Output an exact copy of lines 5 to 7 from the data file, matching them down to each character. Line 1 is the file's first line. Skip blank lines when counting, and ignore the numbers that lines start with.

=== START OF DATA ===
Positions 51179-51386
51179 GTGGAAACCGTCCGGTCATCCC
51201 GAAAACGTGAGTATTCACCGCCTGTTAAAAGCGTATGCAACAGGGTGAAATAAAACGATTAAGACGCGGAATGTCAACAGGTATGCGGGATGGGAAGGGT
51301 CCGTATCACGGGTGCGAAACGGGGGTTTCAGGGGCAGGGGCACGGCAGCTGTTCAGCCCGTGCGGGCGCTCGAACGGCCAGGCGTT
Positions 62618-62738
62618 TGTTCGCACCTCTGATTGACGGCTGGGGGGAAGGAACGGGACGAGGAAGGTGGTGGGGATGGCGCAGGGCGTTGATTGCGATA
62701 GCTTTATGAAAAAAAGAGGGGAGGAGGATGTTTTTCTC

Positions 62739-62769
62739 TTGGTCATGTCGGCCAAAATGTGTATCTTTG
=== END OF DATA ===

Positions 62618-62738
62618 TGTTCGCACCTCTGATTGACGGCTGGGGGGAAGGAACGGGACGAGGAAGGTGGTGGGGATGGCGCAGGGCGTTGATTGCGATA
62701 GCTTTATGAAAAAAAGAGGGGAGGAGGATGTTTTTCTC